And on the Winter Solstice - that day when for so many generations our ancestors have reached out from the enclosing darkness to welcome the return of the light - I filled the windowsill with candles in memory of them, in celebration of their years and the joy they brought us, the companionship, the trust, the love - in gratitude for the continuance of them.

They are woven in, woven in. Nothing can remove those we have loved, and truly, it is only ourselves we weep for, not for them, for they 'have slipped the surly bonds of Earth/And danced the skies...' *




But the trouble is, neither of us can quite get used to a world without them.

More than ever, I am grateful for my lovely Model Dog.





A dear friend sent me this poem in the days after Top Dog died.
It made me cry all over again, but it is beautiful, and I think you will like it. It was written by Mary Oliver.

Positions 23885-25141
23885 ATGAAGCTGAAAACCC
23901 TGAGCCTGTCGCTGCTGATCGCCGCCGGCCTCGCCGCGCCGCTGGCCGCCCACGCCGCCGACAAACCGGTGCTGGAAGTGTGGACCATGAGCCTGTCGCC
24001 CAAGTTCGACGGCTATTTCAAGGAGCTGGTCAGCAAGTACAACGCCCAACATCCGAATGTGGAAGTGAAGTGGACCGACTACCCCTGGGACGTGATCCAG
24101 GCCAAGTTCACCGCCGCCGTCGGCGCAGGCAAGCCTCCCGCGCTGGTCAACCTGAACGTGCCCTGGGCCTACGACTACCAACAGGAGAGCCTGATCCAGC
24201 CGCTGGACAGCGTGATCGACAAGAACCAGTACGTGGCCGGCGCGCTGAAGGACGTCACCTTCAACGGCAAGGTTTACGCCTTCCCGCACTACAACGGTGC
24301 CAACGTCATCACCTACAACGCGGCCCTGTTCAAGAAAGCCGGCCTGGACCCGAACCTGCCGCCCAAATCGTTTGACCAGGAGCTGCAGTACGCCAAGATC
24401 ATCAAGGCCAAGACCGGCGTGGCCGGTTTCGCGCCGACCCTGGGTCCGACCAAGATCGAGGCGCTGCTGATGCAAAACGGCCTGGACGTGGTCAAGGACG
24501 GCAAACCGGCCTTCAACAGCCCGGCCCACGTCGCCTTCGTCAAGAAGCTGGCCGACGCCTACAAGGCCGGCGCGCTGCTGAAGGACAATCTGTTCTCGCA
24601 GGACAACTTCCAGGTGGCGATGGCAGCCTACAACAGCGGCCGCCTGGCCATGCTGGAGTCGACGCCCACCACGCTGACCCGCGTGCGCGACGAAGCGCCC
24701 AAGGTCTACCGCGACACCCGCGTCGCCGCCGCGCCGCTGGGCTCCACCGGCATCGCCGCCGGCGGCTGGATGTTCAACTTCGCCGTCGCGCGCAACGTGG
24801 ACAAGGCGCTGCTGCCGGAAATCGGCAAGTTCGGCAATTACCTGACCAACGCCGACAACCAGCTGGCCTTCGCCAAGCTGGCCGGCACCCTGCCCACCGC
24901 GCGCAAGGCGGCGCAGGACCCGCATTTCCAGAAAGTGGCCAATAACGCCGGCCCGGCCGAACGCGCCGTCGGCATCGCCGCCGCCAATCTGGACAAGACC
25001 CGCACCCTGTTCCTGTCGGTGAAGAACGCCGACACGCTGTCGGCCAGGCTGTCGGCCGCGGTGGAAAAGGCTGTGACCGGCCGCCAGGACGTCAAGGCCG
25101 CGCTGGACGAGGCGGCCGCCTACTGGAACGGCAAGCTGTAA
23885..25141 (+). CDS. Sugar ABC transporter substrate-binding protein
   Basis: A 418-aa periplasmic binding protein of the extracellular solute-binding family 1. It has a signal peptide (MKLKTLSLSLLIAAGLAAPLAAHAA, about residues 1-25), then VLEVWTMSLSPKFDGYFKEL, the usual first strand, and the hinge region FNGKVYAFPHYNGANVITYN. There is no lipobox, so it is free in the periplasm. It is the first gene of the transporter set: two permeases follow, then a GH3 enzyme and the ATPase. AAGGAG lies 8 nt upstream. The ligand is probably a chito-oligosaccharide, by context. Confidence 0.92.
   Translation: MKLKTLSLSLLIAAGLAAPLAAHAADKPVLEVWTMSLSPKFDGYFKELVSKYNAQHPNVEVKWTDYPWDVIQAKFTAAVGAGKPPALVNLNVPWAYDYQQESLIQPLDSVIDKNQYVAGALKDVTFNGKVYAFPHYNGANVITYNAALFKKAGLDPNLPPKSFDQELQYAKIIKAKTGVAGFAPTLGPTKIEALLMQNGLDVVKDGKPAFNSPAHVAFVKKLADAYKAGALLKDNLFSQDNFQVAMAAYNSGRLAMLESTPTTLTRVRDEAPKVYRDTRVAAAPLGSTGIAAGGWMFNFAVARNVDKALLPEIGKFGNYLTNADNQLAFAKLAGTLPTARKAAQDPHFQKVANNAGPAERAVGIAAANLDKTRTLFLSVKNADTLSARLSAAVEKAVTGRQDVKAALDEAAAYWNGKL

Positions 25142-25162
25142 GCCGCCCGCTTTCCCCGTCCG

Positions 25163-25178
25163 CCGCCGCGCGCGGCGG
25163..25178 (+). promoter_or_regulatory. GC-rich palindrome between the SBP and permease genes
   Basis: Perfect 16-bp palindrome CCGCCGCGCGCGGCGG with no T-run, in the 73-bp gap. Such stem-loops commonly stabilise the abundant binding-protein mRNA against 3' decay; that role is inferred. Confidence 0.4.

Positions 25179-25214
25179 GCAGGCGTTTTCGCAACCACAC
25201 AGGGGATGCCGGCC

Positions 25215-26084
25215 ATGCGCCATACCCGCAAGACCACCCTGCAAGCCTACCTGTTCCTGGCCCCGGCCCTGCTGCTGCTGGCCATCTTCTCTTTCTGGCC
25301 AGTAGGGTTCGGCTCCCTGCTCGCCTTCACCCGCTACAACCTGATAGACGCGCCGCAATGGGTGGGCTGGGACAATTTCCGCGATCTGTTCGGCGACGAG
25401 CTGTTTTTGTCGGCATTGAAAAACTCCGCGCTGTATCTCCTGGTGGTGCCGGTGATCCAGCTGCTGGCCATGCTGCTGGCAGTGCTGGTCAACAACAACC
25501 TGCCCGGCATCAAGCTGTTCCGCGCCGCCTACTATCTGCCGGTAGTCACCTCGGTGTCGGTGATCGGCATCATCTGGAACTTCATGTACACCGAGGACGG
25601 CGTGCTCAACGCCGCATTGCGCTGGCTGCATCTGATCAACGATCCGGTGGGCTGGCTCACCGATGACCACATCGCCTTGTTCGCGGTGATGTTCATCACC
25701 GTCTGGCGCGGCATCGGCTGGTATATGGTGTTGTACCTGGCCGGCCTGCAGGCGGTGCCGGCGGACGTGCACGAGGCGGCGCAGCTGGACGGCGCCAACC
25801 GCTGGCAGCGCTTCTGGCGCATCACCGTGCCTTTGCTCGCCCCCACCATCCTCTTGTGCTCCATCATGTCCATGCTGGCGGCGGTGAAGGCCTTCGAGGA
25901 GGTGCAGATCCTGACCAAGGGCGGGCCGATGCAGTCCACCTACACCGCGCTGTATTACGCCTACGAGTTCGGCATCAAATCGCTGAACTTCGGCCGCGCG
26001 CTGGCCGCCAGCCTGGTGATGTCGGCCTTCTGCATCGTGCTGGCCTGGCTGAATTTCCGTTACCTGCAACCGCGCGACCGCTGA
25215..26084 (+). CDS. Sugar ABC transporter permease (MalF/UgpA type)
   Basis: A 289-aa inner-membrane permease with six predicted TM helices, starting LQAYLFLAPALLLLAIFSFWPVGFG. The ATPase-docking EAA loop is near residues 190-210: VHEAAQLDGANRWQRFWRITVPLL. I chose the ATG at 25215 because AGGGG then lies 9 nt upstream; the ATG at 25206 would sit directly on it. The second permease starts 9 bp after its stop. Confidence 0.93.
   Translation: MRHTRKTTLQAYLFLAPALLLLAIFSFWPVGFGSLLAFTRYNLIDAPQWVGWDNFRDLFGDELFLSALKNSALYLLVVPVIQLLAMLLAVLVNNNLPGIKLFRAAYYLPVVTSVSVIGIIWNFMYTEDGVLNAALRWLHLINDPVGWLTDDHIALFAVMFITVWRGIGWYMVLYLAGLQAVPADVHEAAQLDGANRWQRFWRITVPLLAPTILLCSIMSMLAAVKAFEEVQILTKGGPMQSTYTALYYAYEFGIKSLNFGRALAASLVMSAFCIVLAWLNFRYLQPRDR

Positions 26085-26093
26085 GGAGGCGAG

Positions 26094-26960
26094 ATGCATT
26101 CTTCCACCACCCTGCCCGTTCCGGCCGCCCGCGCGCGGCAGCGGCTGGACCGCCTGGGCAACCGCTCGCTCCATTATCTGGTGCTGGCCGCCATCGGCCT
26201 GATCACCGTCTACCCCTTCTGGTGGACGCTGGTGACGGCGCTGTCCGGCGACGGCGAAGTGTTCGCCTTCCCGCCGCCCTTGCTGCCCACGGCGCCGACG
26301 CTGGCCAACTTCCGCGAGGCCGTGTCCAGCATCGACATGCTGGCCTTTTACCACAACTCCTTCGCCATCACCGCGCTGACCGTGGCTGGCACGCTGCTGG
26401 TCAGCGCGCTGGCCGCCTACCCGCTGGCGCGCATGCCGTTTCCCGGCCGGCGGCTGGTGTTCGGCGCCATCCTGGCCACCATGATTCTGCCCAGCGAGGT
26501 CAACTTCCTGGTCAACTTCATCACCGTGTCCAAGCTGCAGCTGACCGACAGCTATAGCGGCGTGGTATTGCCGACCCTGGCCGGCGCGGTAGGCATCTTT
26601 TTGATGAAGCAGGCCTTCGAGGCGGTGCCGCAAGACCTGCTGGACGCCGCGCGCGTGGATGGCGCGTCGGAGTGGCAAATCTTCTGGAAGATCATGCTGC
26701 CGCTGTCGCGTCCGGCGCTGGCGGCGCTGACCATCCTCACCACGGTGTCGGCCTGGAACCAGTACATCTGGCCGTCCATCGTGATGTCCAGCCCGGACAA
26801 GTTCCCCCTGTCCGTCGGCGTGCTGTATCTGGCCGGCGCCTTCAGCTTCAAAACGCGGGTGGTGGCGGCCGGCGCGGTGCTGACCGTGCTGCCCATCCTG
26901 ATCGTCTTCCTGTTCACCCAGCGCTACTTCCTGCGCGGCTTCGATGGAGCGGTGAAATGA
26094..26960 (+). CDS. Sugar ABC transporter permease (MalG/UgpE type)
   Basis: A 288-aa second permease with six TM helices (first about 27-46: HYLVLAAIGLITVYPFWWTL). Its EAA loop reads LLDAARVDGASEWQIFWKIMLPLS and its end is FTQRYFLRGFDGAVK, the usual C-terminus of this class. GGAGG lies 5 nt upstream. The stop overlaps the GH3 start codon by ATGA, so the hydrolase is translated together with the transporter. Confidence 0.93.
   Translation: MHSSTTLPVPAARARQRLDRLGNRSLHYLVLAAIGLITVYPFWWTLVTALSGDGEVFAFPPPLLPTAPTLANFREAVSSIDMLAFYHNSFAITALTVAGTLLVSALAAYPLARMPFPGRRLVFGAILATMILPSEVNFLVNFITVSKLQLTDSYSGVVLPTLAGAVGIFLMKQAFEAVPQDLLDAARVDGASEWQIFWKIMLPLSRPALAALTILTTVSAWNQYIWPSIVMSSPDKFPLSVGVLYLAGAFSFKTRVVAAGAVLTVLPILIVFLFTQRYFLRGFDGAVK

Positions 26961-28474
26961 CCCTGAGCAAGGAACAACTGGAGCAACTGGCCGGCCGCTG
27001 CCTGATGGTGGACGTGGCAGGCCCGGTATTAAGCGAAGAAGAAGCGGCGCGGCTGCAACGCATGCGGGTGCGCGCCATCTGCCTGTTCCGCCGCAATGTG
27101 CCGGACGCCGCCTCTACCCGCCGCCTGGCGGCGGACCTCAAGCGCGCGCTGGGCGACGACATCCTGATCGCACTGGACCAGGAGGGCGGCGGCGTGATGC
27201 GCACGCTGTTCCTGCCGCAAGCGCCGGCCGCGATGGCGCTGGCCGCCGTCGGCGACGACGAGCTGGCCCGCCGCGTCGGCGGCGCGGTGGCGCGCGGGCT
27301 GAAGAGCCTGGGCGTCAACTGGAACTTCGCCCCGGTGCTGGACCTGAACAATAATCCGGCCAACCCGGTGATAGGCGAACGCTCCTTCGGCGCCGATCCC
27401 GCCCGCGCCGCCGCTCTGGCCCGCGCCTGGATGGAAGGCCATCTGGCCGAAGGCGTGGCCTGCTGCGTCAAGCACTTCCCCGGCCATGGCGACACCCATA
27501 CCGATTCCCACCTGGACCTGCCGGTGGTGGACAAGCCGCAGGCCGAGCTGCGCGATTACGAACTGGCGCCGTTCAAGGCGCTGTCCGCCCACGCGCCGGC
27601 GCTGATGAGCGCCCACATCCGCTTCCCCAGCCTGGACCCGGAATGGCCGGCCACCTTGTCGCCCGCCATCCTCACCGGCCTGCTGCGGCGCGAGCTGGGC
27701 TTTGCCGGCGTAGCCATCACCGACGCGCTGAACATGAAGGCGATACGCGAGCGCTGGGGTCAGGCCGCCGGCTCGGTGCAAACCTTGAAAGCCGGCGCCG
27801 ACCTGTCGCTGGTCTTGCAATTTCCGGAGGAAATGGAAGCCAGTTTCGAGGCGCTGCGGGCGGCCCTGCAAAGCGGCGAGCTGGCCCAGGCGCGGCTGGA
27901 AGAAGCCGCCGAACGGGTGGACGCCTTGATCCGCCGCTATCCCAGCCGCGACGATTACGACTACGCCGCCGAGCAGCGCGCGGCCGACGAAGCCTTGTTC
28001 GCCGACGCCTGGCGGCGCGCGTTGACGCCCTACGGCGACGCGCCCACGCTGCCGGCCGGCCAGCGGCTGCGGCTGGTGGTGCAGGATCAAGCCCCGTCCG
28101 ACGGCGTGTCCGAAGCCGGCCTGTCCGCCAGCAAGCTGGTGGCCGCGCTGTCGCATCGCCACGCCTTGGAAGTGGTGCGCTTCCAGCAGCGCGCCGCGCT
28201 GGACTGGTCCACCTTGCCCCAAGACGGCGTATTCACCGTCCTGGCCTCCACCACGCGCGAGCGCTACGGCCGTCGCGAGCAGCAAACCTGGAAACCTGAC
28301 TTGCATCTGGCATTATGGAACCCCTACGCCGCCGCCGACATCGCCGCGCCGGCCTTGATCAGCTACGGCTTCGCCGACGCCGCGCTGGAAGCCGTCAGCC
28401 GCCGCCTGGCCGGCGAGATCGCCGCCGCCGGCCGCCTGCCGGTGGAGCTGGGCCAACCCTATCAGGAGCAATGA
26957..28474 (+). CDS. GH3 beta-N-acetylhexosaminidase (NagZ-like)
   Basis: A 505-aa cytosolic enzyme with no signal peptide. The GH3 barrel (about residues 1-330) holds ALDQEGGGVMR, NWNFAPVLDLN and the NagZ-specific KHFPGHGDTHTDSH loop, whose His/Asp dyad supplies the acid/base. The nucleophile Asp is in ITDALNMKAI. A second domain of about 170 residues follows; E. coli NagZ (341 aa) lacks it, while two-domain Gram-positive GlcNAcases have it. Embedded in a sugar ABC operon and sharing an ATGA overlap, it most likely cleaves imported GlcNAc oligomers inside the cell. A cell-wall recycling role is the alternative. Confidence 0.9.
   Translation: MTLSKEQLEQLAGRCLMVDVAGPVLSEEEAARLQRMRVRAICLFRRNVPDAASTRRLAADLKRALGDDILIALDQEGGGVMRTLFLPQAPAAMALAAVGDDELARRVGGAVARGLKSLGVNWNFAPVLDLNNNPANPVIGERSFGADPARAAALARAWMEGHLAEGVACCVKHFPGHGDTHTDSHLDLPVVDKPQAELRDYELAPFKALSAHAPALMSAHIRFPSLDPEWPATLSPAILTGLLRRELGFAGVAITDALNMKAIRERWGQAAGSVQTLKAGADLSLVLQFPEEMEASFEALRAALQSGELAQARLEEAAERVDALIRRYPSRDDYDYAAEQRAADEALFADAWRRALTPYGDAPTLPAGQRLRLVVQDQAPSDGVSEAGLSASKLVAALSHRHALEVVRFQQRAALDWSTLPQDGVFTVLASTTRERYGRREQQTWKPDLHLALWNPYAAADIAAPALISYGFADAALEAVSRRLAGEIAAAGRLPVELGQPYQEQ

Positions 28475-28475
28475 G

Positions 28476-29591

Her Grave  

She would come back, dripping thick water, from the green bog.
She would fall at my feet, she would draw the black skin
from her gums, in a hideous and wonderful smile -
and I would rub my hands over her pricked ears and her cunning elbows,
and I would hug the barrel of her body, amazed at the unassuming
perfect arch of her neck.
                                            

It took four of us to carry her into the woods.
We did not think of music,
but, anyway, it began to rain
slowly.
                                          

Her wolfish, invitational,  half pounce.

Her great and lordly satisfaction at having chased something

My great and lordly satisfaction at her splash
of happiness as she barged
through the pitch pines swiping my face with her
wild, slightly mossy tongue.